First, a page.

Dorothy Leonard and Walter Swap
By 2006, almost half of NASA’s workers will be eligible for retirement, many of them in science and engineering.
Some of the knowledge likely to walk out the door is obsolete, irrelevant, or otherwise useless. But some of it is irreplaceable. Moreover, much is tacit, that is, not articulated in any form easily retrieved by others. And the most valuable of that expertise fits our definition of “deep smarts”:
Deep smarts are a potent form of expertise based on first- hand life experiences, providing insight drawn from tacit knowledge, and shaped by beliefs and social forces. Deep smarts are as close as we get to wisdom. They are based on know-how more than know-what — the ability to comprehend complex, interactive relationships and make swift, expert decisions based on that system-level comprehension and also the ability, when necessary, to dive into component parts of that system and understand the details.
Deep smarts may be technical or managerial. Intelligent people can develop competence within a couple years, but truly deep smarts are gained only through ten or more years of diverse, active learning experiences. As a senior manager at the Jet Propulsion Laboratory interviewed in 2002 noted about one aspect of management, “You have to balance risk management and cost. And that balance is very difficult to learn without firsthand experience on several projects.” In that same set of interviews, senior staff discussed a few highly publicized NASA failures and noted that engineers and managers on one of those projects “didn’t have the experience to know when they were doing something wrong. Sometimes you don’t know enough to even know that there is a problem.”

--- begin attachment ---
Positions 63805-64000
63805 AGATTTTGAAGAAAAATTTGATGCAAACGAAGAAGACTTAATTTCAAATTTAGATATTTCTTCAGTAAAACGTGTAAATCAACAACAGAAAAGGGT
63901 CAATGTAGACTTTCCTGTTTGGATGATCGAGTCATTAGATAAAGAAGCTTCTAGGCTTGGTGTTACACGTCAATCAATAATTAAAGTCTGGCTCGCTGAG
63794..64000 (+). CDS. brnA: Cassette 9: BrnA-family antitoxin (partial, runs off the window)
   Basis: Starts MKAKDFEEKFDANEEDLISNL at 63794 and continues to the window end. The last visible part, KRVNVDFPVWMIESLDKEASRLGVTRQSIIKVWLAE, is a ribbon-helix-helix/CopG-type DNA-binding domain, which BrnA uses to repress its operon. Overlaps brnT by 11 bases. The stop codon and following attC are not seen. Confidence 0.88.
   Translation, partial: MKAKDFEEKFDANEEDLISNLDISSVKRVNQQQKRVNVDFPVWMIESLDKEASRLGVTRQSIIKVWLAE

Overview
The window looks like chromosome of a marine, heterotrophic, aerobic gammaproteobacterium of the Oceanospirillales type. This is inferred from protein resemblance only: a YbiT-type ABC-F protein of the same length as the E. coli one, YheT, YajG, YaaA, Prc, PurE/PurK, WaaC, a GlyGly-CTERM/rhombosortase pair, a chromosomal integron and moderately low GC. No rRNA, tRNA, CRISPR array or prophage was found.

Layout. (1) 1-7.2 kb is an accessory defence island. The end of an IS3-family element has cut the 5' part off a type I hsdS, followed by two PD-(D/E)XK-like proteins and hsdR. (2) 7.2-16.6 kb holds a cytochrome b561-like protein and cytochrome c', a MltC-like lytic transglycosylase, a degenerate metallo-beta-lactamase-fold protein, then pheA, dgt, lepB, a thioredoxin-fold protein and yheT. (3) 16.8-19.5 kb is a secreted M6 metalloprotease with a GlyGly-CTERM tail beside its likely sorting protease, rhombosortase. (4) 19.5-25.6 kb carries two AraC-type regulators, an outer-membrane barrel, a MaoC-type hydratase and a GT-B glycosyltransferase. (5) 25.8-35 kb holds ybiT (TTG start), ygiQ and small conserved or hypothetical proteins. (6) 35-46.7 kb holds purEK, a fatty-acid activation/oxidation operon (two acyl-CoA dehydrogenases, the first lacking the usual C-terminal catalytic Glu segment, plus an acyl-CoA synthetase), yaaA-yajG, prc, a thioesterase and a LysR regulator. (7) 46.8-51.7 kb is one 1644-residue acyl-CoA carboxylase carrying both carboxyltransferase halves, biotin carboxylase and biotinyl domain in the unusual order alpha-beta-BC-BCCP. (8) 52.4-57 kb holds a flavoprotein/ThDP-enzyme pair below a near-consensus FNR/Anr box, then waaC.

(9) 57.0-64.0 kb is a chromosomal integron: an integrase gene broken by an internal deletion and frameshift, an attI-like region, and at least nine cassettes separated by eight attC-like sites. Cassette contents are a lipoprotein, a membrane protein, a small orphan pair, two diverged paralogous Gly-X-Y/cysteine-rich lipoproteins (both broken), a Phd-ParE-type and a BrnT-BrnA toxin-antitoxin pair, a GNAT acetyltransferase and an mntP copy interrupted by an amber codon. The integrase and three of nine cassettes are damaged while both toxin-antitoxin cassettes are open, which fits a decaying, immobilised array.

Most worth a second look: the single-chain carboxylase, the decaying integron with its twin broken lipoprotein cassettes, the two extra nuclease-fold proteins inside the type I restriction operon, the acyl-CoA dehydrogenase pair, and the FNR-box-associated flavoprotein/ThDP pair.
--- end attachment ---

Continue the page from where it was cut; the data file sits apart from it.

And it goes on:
What Deep Smarts Look Like
Consider the following brief example of deep smarts. A scientist realizes that his company is about to lose a profitable Defense Department contract because of basic flaws in software and hardware design that have led a missile prototype to fail. Drawing on twenty years of experience and speaking without notes, he spends several hours presenting to the project team, laying out in detail all the needed changes. It takes several hundred people eighteen months to implement the design changes, but the company wins a contract that still delivers profits decades later.
Experts with deep smarts like these differ from novices, or even relatively competent performers, in a number of ways. They are the “go-to” people in an organization because they seem to be able to make swift, wise decisions without engaging in much obvious analysis. Colleagues seeing such a capability sometimes attribute it to “intuition” or “gut feel.” In actuality, when deeply smart people confront a problem, they draw on hard-won experience. Their brain accesses a broad repertoire of relevant work and life experiences and sorts through a menu of possible responses at warp speed, seeking a possible match to the pattern before them. This is not to say that experts are always right nor to disparage the value of the intellectual challenge someone with a “beginner’s mind” can add to innovation.
But when an expert changes jobs or physical locations, or retires, managers need to consider how to capture that individual’s priceless wisdom.
Difficulties in Transferring Deep Smarts